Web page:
82 portraits and 1 still life

82 portraits and 1 still life by David Hockney at The Royal Academy

David Hockney is doing something very important for artists –combining the conceptual understanding of contemporary art today with the innate craftsmanship of applying paint onto a surface.

He is a modern man who doesn’t close his mind to new innovations.  He has that most important ingredient for an artist in any age, an open mind.  When a young man he became known for his photographic collages, large canvases which put together small standard photos but overlapping, adjacent and continuous to the previous image.  What these photo collages did was attempt to give a bigger picture than was possible with a single lens camera.  His paintings of sunny California bucked the trend away from the craft of painting and encapsulated something bigger and more interesting than the play of sun on swimming pool water.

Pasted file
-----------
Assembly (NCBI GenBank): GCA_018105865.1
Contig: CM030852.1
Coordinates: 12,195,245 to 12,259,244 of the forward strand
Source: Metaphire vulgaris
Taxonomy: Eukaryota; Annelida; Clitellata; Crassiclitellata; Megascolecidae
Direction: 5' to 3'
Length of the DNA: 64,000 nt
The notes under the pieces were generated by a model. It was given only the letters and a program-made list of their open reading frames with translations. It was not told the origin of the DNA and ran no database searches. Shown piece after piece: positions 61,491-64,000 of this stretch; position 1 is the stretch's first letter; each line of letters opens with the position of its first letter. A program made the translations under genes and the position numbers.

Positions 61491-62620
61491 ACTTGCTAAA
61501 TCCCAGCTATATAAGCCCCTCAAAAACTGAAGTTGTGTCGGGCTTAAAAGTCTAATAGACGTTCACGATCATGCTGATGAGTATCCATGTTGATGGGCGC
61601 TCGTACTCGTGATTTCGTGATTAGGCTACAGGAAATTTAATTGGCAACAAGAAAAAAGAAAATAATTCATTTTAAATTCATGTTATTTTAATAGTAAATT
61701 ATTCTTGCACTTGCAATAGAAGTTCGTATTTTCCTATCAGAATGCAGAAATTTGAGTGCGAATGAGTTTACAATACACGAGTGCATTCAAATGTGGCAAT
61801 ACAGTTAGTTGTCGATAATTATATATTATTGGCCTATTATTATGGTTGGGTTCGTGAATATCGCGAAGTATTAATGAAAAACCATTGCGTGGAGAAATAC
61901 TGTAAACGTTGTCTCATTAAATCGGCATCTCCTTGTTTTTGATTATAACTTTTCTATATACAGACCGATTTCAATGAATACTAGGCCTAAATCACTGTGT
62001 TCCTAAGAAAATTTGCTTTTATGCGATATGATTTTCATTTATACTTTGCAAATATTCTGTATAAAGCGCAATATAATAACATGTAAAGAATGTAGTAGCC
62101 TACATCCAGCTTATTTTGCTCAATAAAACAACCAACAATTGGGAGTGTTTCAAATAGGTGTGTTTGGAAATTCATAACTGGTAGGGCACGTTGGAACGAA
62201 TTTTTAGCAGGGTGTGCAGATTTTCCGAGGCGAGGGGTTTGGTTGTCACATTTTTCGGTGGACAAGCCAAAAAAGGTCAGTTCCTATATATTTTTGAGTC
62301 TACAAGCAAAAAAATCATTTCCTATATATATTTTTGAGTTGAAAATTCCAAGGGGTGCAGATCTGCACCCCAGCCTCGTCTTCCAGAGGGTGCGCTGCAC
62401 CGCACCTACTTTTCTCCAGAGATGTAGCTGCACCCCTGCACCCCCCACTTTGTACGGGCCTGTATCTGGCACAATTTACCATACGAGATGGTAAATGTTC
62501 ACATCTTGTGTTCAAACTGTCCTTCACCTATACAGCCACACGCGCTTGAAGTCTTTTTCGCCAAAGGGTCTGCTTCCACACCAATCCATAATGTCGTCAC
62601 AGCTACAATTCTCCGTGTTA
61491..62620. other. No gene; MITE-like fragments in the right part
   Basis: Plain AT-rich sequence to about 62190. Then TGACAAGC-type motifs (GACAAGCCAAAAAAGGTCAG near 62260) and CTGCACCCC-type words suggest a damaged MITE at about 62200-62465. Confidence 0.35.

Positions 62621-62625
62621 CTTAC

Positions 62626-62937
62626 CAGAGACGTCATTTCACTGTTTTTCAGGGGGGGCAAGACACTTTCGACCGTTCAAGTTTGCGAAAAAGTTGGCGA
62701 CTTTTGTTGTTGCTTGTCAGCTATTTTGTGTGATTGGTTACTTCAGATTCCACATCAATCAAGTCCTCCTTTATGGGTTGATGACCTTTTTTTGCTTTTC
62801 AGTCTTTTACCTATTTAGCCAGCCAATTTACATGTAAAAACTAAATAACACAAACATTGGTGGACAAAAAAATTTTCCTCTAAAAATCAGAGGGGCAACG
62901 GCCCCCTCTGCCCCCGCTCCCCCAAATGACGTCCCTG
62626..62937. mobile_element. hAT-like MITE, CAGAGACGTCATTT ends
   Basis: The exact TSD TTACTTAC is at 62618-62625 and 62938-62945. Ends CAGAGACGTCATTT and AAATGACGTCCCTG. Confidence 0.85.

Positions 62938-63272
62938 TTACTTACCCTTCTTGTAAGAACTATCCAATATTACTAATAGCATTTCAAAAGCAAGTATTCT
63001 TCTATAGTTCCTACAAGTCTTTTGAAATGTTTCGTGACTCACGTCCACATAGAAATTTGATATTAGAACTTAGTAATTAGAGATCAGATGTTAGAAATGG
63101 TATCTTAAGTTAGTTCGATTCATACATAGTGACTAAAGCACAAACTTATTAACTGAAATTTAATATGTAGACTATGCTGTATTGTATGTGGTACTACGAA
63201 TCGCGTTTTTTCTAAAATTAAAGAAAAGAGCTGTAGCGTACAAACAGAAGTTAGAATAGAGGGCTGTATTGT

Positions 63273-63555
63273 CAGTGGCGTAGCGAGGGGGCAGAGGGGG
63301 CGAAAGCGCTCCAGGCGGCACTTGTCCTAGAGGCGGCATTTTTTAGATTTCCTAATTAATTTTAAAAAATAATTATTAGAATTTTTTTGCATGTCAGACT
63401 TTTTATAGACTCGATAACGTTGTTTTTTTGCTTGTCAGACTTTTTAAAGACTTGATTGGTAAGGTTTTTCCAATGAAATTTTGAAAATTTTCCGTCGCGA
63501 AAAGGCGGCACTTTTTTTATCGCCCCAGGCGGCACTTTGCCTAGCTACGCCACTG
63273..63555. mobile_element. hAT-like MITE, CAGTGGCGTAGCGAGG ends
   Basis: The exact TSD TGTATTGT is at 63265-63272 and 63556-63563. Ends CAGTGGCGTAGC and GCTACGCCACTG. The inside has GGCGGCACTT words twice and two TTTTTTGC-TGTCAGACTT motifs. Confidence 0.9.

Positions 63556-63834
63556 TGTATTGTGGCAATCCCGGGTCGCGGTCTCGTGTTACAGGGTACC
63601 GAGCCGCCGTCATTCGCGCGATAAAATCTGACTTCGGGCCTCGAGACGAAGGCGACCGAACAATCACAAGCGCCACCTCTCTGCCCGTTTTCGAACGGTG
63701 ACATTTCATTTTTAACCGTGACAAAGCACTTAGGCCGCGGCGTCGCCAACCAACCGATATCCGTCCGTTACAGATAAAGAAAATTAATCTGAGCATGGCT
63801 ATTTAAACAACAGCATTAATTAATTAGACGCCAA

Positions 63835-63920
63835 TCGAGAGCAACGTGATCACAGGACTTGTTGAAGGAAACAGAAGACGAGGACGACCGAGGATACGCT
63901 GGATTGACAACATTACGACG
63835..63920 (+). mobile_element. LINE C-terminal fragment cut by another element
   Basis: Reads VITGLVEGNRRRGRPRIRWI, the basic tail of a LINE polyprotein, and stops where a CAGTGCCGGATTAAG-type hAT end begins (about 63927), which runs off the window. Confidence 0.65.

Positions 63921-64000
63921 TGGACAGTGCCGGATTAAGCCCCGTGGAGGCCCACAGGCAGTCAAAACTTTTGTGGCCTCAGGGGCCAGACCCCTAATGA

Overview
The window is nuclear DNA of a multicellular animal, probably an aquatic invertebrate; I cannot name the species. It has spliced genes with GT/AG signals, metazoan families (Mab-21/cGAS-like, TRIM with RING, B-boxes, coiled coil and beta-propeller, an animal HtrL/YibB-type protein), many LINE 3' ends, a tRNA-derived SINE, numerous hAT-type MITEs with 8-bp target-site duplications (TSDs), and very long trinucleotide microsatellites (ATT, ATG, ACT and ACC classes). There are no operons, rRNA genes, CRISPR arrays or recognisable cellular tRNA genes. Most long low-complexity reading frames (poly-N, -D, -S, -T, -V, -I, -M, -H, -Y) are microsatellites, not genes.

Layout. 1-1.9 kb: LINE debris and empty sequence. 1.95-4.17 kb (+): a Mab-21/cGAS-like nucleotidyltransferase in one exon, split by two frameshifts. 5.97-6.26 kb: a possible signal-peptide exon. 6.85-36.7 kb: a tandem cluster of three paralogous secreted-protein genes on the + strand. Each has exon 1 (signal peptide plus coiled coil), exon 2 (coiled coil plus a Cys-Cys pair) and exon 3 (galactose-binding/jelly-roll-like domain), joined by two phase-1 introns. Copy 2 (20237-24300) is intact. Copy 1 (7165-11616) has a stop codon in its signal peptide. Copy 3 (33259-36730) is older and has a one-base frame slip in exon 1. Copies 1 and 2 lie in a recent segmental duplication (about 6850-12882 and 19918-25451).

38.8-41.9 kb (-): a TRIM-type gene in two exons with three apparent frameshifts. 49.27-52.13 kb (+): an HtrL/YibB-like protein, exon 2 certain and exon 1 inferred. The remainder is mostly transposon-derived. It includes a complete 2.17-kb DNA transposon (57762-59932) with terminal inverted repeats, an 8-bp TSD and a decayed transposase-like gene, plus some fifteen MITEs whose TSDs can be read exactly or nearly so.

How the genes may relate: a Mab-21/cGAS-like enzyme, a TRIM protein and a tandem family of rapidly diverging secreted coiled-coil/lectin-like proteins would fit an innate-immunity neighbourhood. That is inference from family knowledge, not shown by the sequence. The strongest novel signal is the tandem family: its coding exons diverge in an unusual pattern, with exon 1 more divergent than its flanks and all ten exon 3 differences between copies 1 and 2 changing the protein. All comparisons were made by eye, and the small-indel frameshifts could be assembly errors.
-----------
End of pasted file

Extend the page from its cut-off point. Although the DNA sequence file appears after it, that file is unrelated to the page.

He is still looking for the bigger picture, and, after a long and distinguished career, he comes to this project with a the vast amount of knowledge about the photographic image.  But he comes to it with something else, he personally observes the difference between looking through an image-catching single lens machine and looking directly through his two, independent eyes and he adds to that the skill to put down what the magic inside his head has translated and conveyed to his hands.

barry-humphries-by-dh

82 portraits and 1 still life, Hockney’s ambitious new hang at The Royal Academy is so much more than just a collection of people painted in front of uniform backings in a maximum of three days in the artist’s studio in Los Angeles.  This collection of paintings is not only a view into the way we see the difference between individual sitters but also “reaffirms the significance of the painted portrait in an age when selfies and photo-portraits have proliferated in social media.”[1]